Universality and the Impotence of Discourse
Nadia Bou Ali, American University of Beirut
Wed, 4/19 · 5:00 pm—7:00 pm · 300 Wallace Hall
There is a lot is at stake in how we make sense of the claim that we have never been modern. We can rail against modernity by either disavowing the premodern or idealizing it: both operations lead to unfortunate results. Psychoanalysis insists and persists within the cut that is instilled by modern science while creating a space for dealing with the failures of modernity to properly work through its own myth of progress. Theoretical psychoanalysis is full of cuts, splits, and breaks in almost all of its formulations (concept, discourse, sex, ontology…). The extimate space of the clinic is also sustained by the logic of the cut: scansion as interpretation, the short session, the minimal use of words, the search for an S1 or signifier to reset discourse and so on. The extimate space of the clinic questions the impasse of any moral or juridical system of values that claims universality. Moreover, The ‘discourse of the analyst’, as a theoretical and formal construct cuts against different modes of interpretation of the world (literary, philosophical, historical, moral, and political). In fact, Lacan’s own infamous ‘esoteric’ and mysterious language can be seen as an exercise of averting authority, constantly averting the ‘discourse of the master’ and the desire of the other. Co-incidentally but not un-relatedly, Leo Strauss employed a similar procedure in Persecution and the Art of Writing. Enigmatic writing for Strauss avows the political use of the lie, while for Lacan it is a way to expose the unconscious lie of the subject. There is a very fine line between the modern political use of the lie and a practice that is tethered to a conception of the truth as incomplete. This practice is best captured in description of the role of the analyst as a: “pouvoir ne pas pouvoir,” to be able not to be able, or a power that does not act with power, a power that withholds its power to act. A power that cannot act, without a potentia, but that claims to institute the space for a transformative act. Is to be able to not be able a sign of universal helpessness or strength in the face of the absence of the Other? How can the recognition of the impotence of discourse and the incompleteness of truth be a universality?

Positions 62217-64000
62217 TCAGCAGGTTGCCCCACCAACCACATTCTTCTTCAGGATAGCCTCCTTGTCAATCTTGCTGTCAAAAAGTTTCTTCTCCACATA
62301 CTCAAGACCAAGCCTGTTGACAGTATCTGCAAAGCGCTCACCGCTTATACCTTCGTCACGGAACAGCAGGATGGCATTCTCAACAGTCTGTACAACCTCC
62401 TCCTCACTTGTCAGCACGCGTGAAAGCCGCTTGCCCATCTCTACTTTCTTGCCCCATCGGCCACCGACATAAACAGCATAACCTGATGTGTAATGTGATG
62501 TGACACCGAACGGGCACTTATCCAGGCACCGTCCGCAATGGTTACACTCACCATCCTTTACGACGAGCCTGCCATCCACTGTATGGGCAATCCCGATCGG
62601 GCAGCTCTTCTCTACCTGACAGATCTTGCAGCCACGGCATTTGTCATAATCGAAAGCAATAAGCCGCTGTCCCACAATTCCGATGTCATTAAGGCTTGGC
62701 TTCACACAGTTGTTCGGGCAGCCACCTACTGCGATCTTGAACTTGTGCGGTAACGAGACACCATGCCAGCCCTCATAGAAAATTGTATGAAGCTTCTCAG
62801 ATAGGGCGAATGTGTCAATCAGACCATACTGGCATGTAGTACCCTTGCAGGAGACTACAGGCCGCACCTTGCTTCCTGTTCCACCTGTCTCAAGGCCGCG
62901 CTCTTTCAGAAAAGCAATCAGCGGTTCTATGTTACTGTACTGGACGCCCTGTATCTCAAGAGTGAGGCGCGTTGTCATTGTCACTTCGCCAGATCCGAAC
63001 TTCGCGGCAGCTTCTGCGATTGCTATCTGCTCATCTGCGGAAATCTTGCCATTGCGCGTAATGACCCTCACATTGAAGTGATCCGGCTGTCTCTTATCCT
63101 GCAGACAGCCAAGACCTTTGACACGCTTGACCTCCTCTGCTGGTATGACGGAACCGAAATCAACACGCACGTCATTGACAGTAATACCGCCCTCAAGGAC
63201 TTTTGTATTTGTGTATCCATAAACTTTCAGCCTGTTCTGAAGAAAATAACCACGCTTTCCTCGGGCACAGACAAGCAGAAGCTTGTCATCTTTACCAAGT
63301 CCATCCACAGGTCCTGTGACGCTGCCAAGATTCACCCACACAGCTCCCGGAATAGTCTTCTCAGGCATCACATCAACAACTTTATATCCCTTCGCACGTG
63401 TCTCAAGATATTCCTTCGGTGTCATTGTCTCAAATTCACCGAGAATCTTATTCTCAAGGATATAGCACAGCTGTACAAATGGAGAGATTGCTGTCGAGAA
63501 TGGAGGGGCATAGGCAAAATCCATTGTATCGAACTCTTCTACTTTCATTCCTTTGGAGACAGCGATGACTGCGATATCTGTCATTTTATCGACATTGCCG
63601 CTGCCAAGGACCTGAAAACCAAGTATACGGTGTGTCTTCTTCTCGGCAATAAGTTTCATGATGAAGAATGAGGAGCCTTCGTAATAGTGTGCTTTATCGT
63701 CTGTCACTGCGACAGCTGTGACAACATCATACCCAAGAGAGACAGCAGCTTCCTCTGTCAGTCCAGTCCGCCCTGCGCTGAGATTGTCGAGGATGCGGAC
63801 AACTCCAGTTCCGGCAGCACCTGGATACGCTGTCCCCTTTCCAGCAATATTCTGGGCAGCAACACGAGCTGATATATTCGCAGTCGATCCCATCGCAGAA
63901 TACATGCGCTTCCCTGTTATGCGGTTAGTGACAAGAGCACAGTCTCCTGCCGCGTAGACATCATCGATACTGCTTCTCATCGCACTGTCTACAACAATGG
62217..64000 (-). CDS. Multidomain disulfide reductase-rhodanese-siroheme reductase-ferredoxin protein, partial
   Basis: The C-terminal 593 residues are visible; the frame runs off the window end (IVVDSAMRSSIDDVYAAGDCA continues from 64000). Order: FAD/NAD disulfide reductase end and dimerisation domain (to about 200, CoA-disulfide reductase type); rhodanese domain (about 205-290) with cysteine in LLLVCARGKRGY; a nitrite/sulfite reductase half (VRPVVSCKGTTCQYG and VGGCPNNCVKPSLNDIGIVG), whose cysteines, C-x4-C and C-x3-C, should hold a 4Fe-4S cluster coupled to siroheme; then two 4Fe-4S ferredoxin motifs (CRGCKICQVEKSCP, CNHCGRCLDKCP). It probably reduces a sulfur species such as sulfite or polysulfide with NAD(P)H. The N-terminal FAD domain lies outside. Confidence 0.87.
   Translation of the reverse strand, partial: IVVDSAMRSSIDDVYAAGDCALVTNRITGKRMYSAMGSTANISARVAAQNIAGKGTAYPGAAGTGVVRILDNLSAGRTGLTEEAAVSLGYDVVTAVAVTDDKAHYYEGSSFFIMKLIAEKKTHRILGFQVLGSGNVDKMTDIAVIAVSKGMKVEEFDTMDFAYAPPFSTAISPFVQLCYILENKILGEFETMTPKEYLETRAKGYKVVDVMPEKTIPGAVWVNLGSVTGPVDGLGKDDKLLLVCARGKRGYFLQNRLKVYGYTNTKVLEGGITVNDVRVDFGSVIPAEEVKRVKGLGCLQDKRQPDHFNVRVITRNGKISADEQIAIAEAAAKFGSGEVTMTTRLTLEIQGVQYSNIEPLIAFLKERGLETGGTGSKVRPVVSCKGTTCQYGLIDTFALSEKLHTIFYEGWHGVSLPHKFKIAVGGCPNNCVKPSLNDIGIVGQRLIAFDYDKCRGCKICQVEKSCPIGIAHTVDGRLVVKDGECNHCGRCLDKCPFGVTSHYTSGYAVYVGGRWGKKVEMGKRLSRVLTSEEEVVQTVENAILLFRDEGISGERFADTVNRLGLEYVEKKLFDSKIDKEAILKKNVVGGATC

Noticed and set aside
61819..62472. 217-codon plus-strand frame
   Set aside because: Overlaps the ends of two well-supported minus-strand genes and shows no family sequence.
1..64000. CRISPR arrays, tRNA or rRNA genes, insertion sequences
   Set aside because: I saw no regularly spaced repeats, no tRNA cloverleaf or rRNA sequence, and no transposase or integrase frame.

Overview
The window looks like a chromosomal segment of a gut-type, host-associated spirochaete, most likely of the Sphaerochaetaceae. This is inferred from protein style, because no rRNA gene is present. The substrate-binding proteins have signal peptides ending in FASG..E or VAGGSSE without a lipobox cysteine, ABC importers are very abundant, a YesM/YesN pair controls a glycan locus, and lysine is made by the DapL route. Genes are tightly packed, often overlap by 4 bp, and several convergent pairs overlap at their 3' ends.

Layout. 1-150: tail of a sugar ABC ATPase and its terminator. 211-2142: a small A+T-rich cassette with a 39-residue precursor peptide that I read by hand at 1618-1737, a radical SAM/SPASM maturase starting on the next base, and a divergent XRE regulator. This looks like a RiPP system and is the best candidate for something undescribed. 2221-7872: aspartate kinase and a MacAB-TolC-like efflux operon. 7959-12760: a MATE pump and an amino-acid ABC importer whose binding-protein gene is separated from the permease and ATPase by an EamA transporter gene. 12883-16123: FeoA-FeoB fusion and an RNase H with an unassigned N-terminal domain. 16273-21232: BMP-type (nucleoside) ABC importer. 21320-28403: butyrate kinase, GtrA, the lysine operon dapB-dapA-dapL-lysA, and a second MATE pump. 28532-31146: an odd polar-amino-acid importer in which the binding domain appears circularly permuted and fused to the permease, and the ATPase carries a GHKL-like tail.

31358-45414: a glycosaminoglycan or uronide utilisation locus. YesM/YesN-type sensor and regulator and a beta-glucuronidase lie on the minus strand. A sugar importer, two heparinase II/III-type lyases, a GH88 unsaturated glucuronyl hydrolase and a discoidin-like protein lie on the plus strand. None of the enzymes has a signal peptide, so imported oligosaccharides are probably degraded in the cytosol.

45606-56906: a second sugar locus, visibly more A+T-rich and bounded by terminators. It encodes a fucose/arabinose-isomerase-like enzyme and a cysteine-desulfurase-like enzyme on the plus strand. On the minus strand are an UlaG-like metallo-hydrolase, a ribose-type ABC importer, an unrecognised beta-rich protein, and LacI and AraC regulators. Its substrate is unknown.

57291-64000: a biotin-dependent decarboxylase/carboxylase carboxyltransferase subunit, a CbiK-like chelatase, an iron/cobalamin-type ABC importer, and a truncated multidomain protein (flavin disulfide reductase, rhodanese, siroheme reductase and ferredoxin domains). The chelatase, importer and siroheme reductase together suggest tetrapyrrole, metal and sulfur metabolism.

Nadia Bou Ali is Associate Professor and Director of the Civilization Studies Program at the American University of Beirut. Her research is focused on modern Arab thought and literature, critical theory, and psychoanalysis. She is the author of Hall of Mirrors: Psychoanalysis and the Love of Arabic (Edinburgh University Press, 2020). She has co-edited Lacan contra Foucault: subjectivity, sex, and politics (Bloomsbury, 2019 ) and more recently Extimacy (forthcoming with Northwestern University Press). She is editing and introducing the first English translation of Mahdi Amel’s theoretical works for Historical Materialism, Brill. Nadia is currently writing a book entitled Structure and Form: the afterlives of Marx and Freud in Arabic (under contract with Verso)
Co-sponsored by the Humanities Council, the German Department, the Department of Philosophy, and the Department of Near Eastern Studies